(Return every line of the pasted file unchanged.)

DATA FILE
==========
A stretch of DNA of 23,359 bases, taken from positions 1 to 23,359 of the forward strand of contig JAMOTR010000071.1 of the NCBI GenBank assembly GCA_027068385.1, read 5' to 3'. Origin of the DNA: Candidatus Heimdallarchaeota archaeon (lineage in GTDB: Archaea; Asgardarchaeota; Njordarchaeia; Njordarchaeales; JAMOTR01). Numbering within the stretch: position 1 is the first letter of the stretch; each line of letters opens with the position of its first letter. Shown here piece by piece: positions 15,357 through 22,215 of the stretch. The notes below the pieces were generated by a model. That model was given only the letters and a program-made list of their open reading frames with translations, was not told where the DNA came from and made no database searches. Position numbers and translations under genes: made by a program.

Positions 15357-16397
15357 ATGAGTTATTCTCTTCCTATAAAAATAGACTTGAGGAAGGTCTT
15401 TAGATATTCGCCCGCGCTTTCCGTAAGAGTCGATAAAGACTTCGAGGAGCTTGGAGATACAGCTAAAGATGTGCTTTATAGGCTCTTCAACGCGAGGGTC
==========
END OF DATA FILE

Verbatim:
A stretch of DNA of 23,359 bases, taken from positions 1 to 23,359 of the forward strand of contig JAMOTR010000071.1 of the NCBI GenBank assembly GCA_027068385.1, read 5' to 3'. Origin of the DNA: Candidatus Heimdallarchaeota archaeon (lineage in GTDB: Archaea; Asgardarchaeota; Njordarchaeia; Njordarchaeales; JAMOTR01). Numbering within the stretch: position 1 is the first letter of the stretch; each line of letters opens with the position of its first letter. Shown here piece by piece: positions 15,357 through 22,215 of the stretch. The notes below the pieces were generated by a model. That model was given only the letters and a program-made list of their open reading frames with translations, was not told where the DNA came from and made no database searches. Position numbers and translations under genes: made by a program.

Positions 15357-16397
15357 ATGAGTTATTCTCTTCCTATAAAAATAGACTTGAGGAAGGTCTT
15401 TAGATATTCGCCCGCGCTTTCCGTAAGAGTCGATAAAGACTTCGAGGAGCTTGGAGATACAGCTAAAGATGTGCTTTATAGGCTCTTCAACGCGAGGGTC